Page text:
Voiceless palatal approximant

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Voiceless palatal approximant
IPA Number153 402A
Entity (decimal)j​̊
Unicode (hex)U+006A U+030A

The voiceless palatal approximant is a type of consonantal sound, used in a few spoken languages. The symbol in the International Phonetic Alphabet that represents this sound is ⟨ j̊ ⟩, the voiceless homologue of the voiced palatal approximant.

The palatal approximant can in many cases be considered the semivocalic equivalent of the voiceless variant of the close front unrounded vowel [i̥]. The two are almost identical featurally.

This sound is essentially an ordinary English ⟨y⟩ (as in year) pronounced without vibration of the vocal cords. This sound is uncommon in English, although it was reported in Harold Orton's The Phonology of a South Durham Dialect.[1]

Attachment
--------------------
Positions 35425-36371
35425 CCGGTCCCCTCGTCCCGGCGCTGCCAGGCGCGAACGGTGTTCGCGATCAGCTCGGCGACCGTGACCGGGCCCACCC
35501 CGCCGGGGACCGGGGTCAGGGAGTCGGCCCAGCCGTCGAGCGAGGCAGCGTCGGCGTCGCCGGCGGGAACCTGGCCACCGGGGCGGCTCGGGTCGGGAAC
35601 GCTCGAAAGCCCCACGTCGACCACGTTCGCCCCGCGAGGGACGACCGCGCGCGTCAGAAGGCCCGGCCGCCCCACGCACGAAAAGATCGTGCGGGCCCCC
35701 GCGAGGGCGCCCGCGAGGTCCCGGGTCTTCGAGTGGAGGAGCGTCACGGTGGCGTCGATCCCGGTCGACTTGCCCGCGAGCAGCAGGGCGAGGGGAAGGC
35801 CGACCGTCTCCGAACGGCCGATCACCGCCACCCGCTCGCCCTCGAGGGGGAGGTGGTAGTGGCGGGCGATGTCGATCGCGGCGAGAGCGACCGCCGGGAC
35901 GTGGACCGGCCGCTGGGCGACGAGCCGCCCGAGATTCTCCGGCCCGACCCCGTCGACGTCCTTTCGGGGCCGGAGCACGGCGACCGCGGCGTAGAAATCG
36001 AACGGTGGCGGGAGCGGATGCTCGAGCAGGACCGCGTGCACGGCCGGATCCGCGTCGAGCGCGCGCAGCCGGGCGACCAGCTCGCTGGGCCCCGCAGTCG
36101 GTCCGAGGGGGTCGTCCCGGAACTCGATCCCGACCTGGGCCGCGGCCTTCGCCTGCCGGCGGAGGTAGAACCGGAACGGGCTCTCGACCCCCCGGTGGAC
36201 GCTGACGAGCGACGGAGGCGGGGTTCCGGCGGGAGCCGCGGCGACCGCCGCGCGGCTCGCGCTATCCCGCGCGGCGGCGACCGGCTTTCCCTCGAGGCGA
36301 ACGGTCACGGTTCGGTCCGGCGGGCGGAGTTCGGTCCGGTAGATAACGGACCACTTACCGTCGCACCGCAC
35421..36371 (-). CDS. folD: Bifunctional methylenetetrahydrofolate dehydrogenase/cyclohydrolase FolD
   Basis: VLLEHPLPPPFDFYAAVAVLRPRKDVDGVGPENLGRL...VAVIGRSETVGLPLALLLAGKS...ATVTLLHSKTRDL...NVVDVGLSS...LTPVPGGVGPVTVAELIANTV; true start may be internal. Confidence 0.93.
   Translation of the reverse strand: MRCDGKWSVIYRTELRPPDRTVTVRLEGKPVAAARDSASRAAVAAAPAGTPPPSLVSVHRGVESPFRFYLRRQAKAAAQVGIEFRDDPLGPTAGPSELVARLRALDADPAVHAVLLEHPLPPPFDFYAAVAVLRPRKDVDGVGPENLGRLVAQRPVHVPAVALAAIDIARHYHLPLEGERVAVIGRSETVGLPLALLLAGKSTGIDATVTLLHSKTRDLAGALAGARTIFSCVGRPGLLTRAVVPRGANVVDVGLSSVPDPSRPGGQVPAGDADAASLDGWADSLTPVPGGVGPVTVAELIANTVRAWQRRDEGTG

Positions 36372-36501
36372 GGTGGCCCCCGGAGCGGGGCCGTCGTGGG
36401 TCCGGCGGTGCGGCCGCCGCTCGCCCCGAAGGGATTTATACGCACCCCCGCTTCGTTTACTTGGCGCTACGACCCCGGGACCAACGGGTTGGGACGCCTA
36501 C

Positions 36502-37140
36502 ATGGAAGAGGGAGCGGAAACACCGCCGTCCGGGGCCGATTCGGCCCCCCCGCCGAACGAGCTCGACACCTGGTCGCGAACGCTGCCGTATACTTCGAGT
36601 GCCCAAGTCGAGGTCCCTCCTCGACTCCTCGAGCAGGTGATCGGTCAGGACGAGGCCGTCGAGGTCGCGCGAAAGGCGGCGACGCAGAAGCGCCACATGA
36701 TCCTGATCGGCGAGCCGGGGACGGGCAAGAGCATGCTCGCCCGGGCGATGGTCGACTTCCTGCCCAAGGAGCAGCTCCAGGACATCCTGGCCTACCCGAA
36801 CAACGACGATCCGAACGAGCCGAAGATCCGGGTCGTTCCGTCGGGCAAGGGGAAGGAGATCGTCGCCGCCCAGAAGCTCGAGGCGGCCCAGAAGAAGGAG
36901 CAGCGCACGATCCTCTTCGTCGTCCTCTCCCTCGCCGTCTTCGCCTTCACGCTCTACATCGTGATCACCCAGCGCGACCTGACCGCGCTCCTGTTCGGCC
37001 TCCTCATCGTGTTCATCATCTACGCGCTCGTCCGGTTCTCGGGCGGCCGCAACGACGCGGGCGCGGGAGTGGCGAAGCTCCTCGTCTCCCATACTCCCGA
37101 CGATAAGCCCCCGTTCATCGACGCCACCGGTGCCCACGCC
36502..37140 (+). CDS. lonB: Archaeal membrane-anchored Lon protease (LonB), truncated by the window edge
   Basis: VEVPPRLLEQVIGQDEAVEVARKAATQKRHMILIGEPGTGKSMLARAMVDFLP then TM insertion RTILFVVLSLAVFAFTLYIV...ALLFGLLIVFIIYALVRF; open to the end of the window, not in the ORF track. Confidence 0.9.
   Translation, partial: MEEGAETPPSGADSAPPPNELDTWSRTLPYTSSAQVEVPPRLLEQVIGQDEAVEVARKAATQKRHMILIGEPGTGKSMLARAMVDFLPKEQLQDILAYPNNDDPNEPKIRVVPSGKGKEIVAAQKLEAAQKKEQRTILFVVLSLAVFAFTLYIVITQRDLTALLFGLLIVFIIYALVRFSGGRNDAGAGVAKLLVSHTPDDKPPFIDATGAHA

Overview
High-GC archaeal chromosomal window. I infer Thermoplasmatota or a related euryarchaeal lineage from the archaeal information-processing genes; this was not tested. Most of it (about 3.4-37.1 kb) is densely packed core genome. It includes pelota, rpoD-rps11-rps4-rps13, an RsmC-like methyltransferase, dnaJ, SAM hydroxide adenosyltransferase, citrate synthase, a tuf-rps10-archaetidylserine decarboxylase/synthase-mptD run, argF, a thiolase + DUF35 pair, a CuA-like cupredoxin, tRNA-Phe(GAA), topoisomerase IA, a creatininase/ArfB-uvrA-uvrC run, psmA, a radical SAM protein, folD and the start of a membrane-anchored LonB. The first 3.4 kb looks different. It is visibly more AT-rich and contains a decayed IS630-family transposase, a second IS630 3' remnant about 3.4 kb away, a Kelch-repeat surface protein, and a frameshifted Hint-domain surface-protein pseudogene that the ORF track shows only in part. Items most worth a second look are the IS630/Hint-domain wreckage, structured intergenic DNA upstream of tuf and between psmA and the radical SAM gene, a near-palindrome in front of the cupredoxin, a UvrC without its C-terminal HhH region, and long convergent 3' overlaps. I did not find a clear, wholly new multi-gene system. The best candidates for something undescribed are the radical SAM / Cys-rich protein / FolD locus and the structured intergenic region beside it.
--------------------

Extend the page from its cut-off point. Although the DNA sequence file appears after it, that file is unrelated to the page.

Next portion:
It is found as a phoneme in Jalapa Mazatec and Washo as well as Kildin Sami.


Features of the voiceless palatal approximant:


Language Word IPA Meaning Notes
Jalapa Mazatec[2] [example needed] Contrasts voiceless /j̊/, plain voiced /j/ and glottalized voiced /ȷ̃/ approximants.[2]
Scottish Gaelic[3] a-muigh [əˈmuj̊] 'outside' (directional) Allophone of /j/ and /ʝ/. See Scottish Gaelic phonology
Washo t'á:Yaŋi [ˈťaːj̊aŋi] 'he's hunting' Contrasts voiceless /j̊/ and voiced /j/ approximants.


  1. ^ Orton 2015, see phonetic symbols in introduction
  2. ^ a b Silverman et al. (1995), p. 83.
  3. ^ Bauer, Michael. "Final devoicing or Why does naoidh sound like Nɯiç?". Akerbeltz. Retrieved 11 December 2016.


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